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The struggle of Egypt's transgender community

Many transgender Egyptians still run into society’s conservative wall, despite some tolerance by the younger generation.

During the years he spent as a teenager in Saudi Arabia, where his father worked, Ahmed Gamal (a pseudonym used to protect his identity) recalls investing many hours studying the Holy Quran, the Fiqh (Islamic jurisprudence) and the Sunna (practices, customs and traditions of Prophet Muhammad). He was looking for answers — to see if God had only created men and women or if there was something else that escaped this duality and could explain why, since he was a kid, he systematically refused the clothing, the hairstyle and the games that girls around him devotedly reproduced. He was a male trapped in a female’s body.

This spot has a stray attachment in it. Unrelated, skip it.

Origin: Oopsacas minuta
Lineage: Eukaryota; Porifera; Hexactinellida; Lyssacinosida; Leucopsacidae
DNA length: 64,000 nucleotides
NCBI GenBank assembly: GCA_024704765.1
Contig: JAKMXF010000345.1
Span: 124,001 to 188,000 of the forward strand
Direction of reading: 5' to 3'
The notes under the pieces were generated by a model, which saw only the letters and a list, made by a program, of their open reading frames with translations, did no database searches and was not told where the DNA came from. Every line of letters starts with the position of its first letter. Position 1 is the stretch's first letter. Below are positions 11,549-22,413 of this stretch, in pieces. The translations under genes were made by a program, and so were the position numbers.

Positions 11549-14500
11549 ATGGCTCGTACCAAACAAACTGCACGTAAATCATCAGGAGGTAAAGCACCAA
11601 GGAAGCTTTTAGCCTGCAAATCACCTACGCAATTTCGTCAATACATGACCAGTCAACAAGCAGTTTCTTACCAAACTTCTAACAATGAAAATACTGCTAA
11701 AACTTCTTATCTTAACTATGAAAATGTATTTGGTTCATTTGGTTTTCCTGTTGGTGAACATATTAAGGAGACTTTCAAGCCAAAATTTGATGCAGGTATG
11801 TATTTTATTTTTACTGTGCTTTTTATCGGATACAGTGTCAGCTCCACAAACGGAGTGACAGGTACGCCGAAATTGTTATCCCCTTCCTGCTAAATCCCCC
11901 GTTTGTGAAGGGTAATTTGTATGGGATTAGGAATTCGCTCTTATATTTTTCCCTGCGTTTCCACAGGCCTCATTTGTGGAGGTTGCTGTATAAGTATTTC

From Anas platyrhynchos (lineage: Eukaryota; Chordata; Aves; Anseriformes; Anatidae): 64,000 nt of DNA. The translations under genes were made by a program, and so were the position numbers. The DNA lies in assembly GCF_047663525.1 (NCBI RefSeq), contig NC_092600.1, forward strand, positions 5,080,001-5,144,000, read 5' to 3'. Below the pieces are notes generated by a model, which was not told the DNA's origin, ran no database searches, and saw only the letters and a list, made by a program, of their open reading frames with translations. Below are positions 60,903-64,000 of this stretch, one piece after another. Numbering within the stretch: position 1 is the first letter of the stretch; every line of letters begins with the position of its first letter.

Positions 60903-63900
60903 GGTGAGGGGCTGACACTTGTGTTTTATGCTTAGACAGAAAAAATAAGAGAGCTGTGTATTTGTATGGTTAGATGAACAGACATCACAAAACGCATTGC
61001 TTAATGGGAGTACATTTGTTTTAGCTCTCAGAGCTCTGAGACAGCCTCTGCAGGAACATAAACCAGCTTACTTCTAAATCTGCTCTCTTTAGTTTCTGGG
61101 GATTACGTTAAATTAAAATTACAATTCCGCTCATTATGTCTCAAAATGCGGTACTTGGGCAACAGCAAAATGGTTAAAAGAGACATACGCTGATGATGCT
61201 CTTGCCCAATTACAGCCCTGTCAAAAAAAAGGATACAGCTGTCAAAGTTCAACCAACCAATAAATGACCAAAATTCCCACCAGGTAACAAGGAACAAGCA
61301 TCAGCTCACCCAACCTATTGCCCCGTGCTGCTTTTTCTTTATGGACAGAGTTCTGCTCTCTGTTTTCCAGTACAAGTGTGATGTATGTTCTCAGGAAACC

When he moved back to his native Egypt, Gamal decided to talk with his father, the closest person he had, to explain to him how he was feeling. It was then, in the clinic of a renowned physician from Cairo, that both of them heard for the first time what was happening: Gamal was transgender. His gender identity did not match with his assigned sex at birth. They decided to keep it a secret and wait until he finished his studies in order to leave the country and perform gender reassignment surgery abroad.

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